The dispensation means communities will be able to watch the royal nuptials at special events and parties in town halls, community centres and streets across Britain, where TV is not usually watched.
They will be able to screen the event live without having to buy a licence. The dispensation will also apply to shops and events such as agricultural shows.
Pipa Doubtfire, the BBC’s head of revenue management, said: “I’m delighted to announce that we have decided to offer a one-off dispensation for the royal wedding on May 19.
“This will allow the public to enjoy live coverage of the occasion at special events like street parties, where TV is not usually watched, without needing to buy a licence.”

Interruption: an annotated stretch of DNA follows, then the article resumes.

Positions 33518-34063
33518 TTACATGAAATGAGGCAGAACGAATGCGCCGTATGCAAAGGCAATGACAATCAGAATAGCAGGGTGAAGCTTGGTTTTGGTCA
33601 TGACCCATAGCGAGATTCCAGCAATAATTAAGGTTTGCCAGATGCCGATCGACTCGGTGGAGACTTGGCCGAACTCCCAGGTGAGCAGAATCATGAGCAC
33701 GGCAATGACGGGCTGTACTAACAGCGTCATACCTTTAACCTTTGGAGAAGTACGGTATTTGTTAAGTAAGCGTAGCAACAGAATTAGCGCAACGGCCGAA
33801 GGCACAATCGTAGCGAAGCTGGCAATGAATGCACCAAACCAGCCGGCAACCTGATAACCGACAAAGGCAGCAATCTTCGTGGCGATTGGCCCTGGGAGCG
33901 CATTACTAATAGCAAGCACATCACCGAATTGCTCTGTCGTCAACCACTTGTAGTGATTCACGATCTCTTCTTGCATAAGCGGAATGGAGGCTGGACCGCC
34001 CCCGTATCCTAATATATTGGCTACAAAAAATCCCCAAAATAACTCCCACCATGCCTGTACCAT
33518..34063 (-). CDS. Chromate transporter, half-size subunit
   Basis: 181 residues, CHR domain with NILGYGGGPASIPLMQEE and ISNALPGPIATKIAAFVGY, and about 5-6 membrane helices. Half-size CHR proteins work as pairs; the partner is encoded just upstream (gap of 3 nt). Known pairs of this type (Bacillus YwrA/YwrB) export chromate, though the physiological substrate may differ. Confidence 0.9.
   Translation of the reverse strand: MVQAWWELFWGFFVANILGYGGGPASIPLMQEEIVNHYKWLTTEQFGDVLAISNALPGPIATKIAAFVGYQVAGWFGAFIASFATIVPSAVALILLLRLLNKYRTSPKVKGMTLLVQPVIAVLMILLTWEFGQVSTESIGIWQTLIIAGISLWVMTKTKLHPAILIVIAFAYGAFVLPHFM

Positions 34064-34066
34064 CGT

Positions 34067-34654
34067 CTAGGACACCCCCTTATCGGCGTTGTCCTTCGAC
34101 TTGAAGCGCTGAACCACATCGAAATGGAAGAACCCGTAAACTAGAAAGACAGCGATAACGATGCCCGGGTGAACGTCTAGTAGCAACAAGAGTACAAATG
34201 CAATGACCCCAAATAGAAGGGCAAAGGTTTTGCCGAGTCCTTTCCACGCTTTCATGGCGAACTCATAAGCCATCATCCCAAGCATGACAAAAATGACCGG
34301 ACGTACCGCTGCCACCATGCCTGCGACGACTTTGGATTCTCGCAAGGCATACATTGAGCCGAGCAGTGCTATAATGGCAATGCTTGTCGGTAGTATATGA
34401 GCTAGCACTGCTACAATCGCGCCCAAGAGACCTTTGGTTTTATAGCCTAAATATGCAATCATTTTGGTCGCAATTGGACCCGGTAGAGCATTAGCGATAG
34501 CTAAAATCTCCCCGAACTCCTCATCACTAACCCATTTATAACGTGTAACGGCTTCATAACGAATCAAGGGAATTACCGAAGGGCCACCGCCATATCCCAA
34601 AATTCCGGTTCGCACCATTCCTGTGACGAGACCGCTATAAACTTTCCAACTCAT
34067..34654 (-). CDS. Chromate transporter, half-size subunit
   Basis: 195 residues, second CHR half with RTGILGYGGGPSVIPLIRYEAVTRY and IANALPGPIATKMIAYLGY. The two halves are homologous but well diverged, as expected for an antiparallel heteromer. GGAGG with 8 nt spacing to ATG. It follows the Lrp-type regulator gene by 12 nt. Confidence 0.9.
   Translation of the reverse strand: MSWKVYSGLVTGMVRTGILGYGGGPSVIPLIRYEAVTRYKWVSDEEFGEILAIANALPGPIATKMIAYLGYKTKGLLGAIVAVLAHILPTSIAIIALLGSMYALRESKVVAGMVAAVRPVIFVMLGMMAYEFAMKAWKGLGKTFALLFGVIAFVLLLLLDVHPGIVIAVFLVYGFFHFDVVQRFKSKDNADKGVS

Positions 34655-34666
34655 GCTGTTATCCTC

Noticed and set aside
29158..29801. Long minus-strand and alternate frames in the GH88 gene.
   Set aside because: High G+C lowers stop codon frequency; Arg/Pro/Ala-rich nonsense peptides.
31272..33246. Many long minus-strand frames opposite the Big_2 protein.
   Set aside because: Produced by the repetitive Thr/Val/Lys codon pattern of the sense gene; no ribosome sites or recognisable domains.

“By law, if live television or iPlayer is viewed on any premises, those premises must be covered by a valid TV licence.
“However, in exceptional circumstances, the BBC can grant a dispensation for the temporary viewing of television, so long as the viewing is for the sole purpose of screening an event which is judged by the BBC to be of national importance.
“The BBC considers that the royal wedding is such an event.”
The Archbishop of Canterbury, the Most Rev Justin Welby, will marry the couple at a ceremony in St George’s Chapel in the grounds of Windsor Castle.
The BBC previously waived the licence fee for the Duke and Duchess of Cambridge’s wedding.